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Family Caregiving

Ginzler: Alzheimer's Caregiving

Understand the signs and get tips on coping.

Tips for Keeping Your Loved One Engaged

If you've got a family member with an Alzheimer's or dementia diagnosis, there are many ways you can learn to cope. One suggestion: Focus on fun activities for you and your loved ones. There are a host of things you can do to keep them active and engaged:

  • Socialization and Outings. Get them out of the house, go places, do things, see people.
  • Discuss Current Events. Look at and discuss newspaper or magazine stories, preferably with color pictures.
  • Cook Together. This will probably take longer than you could do it yourself, but you'll have precious time with your loved one. Remember, safety first.
  • Exercise Daily. This can help stave off the progression of Alzheimer's, and keep your loved one fit. It's good for you, too.
  • Play Brain Games. Whether it's Sudoku or memory games, these mental challenges help key parts of the brain active.
  • Share Memories With Old Photos. These can be fun trips down memory lane, and a good opportunity to document family history.
  • Listen to Music. Music has an extraordinary ability to conjure up emotions and memories.


All of these efforts will keep your loved one active and reinforce a sense of independence and dignity while interacting with family and friends.

Make Life Easier for Someone With Alzheimer's

These tips make life easier for both your loved one and yourself. Caregivers need to do all they can to make daily routines easy, or you'll end up with caregiver burnout, just when you're very much needed

  • Keep an Emergency Contact List. Post the list—remember to use BIG PRINT—in a prominent place in the house. Share the list with family, friends, and neighbors.
  • Picture Phone. A picture phone can make it easier for the Alzheimer's patient to stay in touch with loved ones.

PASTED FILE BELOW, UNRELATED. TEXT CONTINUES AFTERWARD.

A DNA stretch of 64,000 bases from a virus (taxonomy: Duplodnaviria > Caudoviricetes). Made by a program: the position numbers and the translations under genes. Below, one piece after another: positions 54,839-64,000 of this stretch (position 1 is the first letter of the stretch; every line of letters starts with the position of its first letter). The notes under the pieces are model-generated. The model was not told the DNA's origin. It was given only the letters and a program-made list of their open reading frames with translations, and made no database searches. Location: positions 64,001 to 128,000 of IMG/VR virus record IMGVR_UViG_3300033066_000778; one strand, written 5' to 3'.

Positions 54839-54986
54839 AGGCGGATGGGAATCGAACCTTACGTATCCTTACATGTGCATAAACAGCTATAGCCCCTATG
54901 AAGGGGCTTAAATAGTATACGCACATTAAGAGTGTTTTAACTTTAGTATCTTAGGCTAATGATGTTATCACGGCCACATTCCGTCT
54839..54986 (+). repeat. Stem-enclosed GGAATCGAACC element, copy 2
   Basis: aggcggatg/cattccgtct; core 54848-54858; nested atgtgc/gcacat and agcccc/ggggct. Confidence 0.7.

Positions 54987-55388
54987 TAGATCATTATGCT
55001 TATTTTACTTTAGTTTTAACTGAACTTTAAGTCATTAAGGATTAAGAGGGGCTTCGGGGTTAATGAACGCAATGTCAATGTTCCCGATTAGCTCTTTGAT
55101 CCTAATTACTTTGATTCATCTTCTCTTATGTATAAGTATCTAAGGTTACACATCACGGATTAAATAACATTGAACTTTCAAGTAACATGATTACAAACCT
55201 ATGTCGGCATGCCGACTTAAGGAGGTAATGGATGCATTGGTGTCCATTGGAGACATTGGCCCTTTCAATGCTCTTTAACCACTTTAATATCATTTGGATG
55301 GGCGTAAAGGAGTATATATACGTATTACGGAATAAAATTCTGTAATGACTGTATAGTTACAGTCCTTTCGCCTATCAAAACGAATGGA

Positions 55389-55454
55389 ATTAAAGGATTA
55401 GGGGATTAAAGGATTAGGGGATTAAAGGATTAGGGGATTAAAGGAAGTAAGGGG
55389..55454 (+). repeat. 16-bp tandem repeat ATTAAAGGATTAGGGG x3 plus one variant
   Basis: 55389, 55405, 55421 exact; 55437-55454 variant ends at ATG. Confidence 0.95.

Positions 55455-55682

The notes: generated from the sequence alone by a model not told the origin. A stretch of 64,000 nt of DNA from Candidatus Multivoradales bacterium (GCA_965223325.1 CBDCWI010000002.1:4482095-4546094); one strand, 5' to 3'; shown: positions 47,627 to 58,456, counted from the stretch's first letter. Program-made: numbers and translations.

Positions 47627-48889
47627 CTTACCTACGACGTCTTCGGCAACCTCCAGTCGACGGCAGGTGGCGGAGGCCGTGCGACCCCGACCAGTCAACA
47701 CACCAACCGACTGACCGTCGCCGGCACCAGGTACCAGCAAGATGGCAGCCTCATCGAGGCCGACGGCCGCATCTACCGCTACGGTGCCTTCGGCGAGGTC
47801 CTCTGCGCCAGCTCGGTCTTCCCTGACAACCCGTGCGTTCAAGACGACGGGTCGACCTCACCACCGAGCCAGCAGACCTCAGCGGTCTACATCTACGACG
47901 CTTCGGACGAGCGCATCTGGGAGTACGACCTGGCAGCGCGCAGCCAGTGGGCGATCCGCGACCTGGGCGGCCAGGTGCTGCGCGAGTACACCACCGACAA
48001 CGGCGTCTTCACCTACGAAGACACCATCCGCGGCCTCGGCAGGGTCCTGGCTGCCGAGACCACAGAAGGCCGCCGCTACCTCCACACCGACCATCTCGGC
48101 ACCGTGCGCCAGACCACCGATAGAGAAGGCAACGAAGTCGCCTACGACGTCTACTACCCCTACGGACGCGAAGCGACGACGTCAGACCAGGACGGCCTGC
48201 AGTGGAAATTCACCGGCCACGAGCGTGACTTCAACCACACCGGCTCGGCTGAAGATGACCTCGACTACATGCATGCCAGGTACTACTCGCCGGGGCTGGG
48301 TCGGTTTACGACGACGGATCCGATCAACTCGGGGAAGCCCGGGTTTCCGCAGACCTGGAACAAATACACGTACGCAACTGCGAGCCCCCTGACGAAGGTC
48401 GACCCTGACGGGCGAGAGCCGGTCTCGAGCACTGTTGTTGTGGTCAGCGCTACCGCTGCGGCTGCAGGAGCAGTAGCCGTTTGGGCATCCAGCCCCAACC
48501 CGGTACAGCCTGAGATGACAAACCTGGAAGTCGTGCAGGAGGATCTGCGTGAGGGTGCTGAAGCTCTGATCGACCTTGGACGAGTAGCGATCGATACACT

• Organize and Label. Buy a label-maker, and label drawers, closets, and cabinets—for instance, SOCKS. This can help avoid confusion around dressing for some Alzheimer's patients.
  • Simplify and De-clutter. Get rid of unnecessary clutter, and limit choices. Dad only needs to choose between two pair of shirts every day, not 15.
  • Set a Regular Routine. Routine is key, whether it is the routine for the whole day, or for one task. If Dad needs help putting on his socks and shoes, do it the same way every day. Left sock first, left shoe second, right sock third, right shoe fourth. This will provide predictability and make getting dressed easier.
  • Use Visual Cues. Another way to help someone with Alzheimer's deal with the confusion is to identify places through pictures or other visual cues. Put a picture of the bathroom on the bathroom door, that way they'll know what's behind the door.


AARP has recently produced two videos for helping family caregivers. I encourage you to watch "When Memory Loss Hits Home," which shows how one family made low- to no-cost fixes to their home, as well as changes to their routine, to better assist their loved one, who living with Alzheimer's.

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